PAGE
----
Chapter 3: Patient Care and Rights


In this chapter you will discover information and tips for helping out a HIV patient. You may never know if a client has HIV, but in the event that you learn you will be one step ahead. We will discuss particular laws that affect HIV patients, what the client may do or not do, and how you can ease the transition if HIV discovery is made.

It takes a variety of strategies and initiatives to address this pandemic. It's about life and death and the survival of humanity.

– US Representative, Barbara Lee (D-CA)

HIV Patient Reactions Vary

HIV patients usually don't know they are infected until it is too late. The sudden surprise of this will be shocking. Patients will question what they did, who they trusted, if they will be ok and who will accept them. Anger and sadness can occur, but patients vary. As a health care worker you are not legally allowed to inform others about the patient's condition, unless they consent to it. So, until permission is given, your job is to educate and answer questions for your patient. Implied consent should be treated carefully.

How to Handle an HIV Patient

It is not good to say, "It will be okay." HIV is manageable, but it will take a lot for the patient to get used to, if they do at all. Your best approach is to offer information to help the patient cope, and to leave doors open for questions. It is possible that they have given or received the virus from someone. Loved ones may need to be tested. Time may also be needed to take this revelation in. Stay calm and ask the patient if they would like to know more. If they do not want information remind your patient that you are here to provide that to them. It keeps the door open for the patient, and helps avoid unnecessary conflict.

Questions and HIV Patient May Ask

HIV patients will want to know what resources are available to them when the time comes. Be ready to answer questions such as:

With Permission

With permission from the patient you may discuss your patient's HIV status with family members or friends. This can be done in order to help ease the transition. If you have not been permitted, you are liable for any unnecessary disclosures. It is important to teach HIV acceptance, that HIV is not easily spread and that the patient can still express love safely through hugs and kisses.

Resident Rights

Patients have the same rights as any other person.

Patients have the same rights as any other person. They can make legal decisions for themselves, they can travel where they want to and they can be around whoever they want to. They may still have consensual sex (as long as the client acknowledges their status to avoid legal/criminal complications), and they may still have children. They can work anywhere, so long as there is not a heavy occupational risk of transferring HIV. This does not stop someone from making food or working in the medical industry for example. These jobs require gloves, which helps prevent HIV and hepatitis.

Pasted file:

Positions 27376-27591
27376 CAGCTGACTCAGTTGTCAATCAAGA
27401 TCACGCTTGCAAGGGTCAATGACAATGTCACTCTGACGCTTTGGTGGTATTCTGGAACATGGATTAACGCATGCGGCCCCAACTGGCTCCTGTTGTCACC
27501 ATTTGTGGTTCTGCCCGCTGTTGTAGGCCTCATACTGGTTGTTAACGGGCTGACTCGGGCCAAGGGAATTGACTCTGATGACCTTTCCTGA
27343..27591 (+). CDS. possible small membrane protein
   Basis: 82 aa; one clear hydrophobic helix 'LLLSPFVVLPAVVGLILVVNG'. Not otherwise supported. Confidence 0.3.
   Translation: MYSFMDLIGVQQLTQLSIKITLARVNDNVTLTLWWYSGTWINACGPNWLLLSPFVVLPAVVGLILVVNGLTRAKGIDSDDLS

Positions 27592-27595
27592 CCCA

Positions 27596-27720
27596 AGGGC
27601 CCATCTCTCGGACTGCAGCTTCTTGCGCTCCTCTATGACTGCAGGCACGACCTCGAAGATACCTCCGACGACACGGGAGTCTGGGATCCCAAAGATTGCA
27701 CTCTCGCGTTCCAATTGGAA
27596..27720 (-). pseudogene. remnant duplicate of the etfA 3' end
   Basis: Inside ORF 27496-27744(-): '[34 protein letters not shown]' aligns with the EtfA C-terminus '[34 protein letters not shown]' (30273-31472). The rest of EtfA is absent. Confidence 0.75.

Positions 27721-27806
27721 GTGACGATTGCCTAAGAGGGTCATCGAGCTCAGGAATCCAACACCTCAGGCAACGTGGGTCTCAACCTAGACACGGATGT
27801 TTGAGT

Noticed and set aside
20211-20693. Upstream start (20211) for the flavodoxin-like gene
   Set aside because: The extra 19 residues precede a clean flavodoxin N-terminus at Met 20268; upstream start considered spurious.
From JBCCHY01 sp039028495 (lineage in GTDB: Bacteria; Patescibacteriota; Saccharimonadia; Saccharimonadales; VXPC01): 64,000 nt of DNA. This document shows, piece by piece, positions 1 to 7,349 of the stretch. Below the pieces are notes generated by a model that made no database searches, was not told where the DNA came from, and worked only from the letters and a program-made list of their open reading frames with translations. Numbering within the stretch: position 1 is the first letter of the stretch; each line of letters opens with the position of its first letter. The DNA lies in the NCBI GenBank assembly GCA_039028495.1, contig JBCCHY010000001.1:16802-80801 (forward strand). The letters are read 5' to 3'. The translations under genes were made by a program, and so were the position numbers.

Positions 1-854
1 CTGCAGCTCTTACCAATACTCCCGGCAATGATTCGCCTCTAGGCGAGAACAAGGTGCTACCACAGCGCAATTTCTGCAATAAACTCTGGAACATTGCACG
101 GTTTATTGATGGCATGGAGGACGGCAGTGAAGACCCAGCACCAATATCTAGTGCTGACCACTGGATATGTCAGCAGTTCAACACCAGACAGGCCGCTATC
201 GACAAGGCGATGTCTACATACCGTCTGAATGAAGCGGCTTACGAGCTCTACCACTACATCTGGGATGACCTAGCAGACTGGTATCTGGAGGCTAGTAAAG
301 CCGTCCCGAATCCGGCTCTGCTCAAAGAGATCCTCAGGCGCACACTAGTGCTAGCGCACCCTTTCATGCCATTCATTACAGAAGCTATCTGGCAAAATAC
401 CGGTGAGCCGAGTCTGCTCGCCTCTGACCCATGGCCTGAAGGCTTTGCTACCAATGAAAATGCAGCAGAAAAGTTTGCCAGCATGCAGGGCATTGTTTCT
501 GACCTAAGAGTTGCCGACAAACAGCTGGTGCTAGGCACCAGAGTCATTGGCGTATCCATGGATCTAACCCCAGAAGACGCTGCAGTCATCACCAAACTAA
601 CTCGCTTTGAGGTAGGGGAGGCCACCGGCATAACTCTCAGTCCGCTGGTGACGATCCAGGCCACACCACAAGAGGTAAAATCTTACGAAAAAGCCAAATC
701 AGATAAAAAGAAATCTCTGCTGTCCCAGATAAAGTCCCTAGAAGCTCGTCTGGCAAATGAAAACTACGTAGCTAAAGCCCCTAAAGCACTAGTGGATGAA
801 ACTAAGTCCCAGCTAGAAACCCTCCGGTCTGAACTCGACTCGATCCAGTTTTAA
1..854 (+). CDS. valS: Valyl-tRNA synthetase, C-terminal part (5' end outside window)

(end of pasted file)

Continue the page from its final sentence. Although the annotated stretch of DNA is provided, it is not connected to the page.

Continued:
Other Rights


Help can be found through local health departments. Case managers will provide this if requested.

National HIV/AIDS and STD Information (English & Spanish):

HIV patients are protected by two primary laws:

Employers must provide a discrimination-free workplace.

In the Event of Discrimination

Employers are required by law to provide a discrimination-free workplace. If discrimination exists, you must inform your employer. If no action is taken, you may report your claim to the Office for Civil Rights or your state's Human Rights Commission within 180 days of your alleged encounter, regardless of a work setting.


HIV/AID patients may not apply for the Peace Corp, Job Corp, or the army. HIV information can be transmitted to insurance agencies (only when it is necessary), the local health department, in life or death emergencies, and between other healthcare workers. An intentional disclosure is a misdemeanor and carries fines up to $10,000. Medical workers must report HIV status to the local health department, like other STIs. This is for public health benefit purposes. Names are not publicly made available. Refer to your employer policy.


In 2010, the US redefined its view on national HIV policy. It no longer considered HIV a nationwide communicable threat. As a result, the travel ban was lifted for incoming and outgoing visitors with HIV. There are several key changes that occurred from this definition change:

Reasoning Behind Change

Worldwide there are unnecessary isolationist policies regarding HIV migrants, especially in places such as China. HIV as not as communicable as the flu and is relatively easy to treat and prevent. While this change in the US is a great step forward, many countries do not necessarily embrace this same policy. It is currently being pursued by the UN.